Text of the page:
his to be noted that the cylinders are below the floor level and thus substantially protected from damage be- The pumpsand other machinery also can be located on this level. The tables are located'in the'center of the press and the bottom and top structure move together upon operation of the hydraulic motors. Shorter pipes or leads can be used becausethe cylinders are close to the source of pressure water and difficulties because of long water lines and water hammer'will be reduced markedly. As a result of thedescribed arrangement, the center of gravity of the press will be lower than on conventional presses. Also, by use of the laminated structure and arrangement thereof, an extended table means can be used, and yet concentratcd loads' exerted without serious deflection of the parts.
' It should be apparent that details of construction can be modified without departing from the spirit of the inventionexcept as defined in the appended claims.
What is claimed is:
1. A press or the like having a first structure "atone end of the'press, a second structure at the other end of said press, an intermediate structure between said first and second structures, and flat tension plate members connecting said first and second structures, said first and second structuresas a unit and said inteermediate structures being movable relative to'each other, each of said plate members including a single pair of opposed integral outwardly projecting extensions located adjacent each end thereof and havingjoutwardly diverging bearing surfaces adjacent each end thereof, said first and said second structures having surfaces complementaryto the bearing surfaces, said diverging bearing surfaces contacting said complementary surfaces.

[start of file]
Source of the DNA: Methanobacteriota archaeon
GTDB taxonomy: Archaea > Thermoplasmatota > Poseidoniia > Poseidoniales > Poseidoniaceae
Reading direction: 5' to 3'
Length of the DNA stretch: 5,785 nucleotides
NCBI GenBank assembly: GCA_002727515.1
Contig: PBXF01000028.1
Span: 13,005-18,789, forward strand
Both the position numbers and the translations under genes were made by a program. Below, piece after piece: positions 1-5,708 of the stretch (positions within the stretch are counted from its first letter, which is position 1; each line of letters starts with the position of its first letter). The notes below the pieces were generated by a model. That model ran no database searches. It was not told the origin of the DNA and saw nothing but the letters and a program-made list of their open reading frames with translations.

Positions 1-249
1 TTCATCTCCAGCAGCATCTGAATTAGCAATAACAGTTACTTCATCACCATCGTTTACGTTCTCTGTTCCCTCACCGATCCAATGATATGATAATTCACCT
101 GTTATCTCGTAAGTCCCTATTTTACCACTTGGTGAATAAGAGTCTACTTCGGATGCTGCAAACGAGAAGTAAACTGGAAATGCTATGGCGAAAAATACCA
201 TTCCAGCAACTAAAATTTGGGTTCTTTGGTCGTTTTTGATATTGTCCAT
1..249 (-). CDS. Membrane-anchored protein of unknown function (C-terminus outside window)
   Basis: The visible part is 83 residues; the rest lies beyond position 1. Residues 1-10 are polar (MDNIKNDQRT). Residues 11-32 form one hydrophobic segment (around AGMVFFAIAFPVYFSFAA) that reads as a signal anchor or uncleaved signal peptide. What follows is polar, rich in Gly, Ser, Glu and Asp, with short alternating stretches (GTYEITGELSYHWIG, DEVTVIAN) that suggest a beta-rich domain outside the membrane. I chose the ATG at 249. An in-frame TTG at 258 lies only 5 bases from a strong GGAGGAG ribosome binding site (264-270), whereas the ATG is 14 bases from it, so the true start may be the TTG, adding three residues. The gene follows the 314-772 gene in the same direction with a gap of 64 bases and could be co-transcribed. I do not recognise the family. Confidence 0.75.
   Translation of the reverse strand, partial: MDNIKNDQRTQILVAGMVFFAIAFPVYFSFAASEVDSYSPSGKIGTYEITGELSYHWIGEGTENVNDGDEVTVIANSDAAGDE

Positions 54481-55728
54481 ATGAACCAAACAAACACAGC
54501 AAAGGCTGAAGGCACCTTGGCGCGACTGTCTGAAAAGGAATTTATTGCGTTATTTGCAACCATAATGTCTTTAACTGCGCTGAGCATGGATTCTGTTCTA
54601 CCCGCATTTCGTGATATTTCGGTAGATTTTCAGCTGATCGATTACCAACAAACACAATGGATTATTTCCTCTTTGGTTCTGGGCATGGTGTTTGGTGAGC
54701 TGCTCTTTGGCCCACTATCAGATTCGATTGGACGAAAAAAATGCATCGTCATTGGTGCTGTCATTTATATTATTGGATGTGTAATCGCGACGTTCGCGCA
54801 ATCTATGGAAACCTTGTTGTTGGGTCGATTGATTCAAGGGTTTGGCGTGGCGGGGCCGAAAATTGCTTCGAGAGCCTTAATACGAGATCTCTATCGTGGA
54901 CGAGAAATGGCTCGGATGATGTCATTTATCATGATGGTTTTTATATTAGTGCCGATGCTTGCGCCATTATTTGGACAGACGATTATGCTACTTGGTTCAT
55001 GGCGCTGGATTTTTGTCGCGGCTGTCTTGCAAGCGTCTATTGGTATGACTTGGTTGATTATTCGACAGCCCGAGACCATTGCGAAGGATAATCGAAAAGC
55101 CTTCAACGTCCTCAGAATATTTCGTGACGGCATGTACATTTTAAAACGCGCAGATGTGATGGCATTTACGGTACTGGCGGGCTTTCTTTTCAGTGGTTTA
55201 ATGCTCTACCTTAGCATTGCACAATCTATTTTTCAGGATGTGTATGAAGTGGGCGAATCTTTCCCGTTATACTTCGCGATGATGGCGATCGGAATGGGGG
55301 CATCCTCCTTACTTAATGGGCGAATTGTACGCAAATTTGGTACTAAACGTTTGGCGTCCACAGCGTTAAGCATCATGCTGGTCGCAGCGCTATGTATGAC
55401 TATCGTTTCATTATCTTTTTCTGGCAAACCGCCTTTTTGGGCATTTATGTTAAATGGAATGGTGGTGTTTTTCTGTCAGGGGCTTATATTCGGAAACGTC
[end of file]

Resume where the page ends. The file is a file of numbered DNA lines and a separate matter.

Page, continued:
2. A press or thelike having a first structure at one end of the press, a second structure at the other end of said press, oneof said structures comprising a movable platen, hydraulic means connected to the other of said structures, and fiat tension plate members connecting said structures, each of said plate members including a single pair of opposed integral outwardly projecting extensions located adjacent'each end thereof and having outwardlydiverg ing beari ng surfaces adjacent each" endthereof,' said structures having surfaces complementary to the bearing surfaces, said diverging bearing surfaces contacting said complementary surfaces.
3. A press or the like having a first structure at one end of the press, a second structure at the other end of said press, one of said structures including a movable platen having vertical plates connected thereto and vertical plates angularly disposed relative to and connected with said first mentioned vertical plates, hydraulic means connected to the other of said structures, and flat tension plate members connecting said structures, each of said tension plate members including a single pair of opposed integral outwardly projecting extensions located adjacent each end thereof and having outwardly diverging bearing surfaces adjacent each end thereof, said structures having surfaces complementary to the bearing surfaces, said diverging bearing surfaces contacting said complementary surfaces.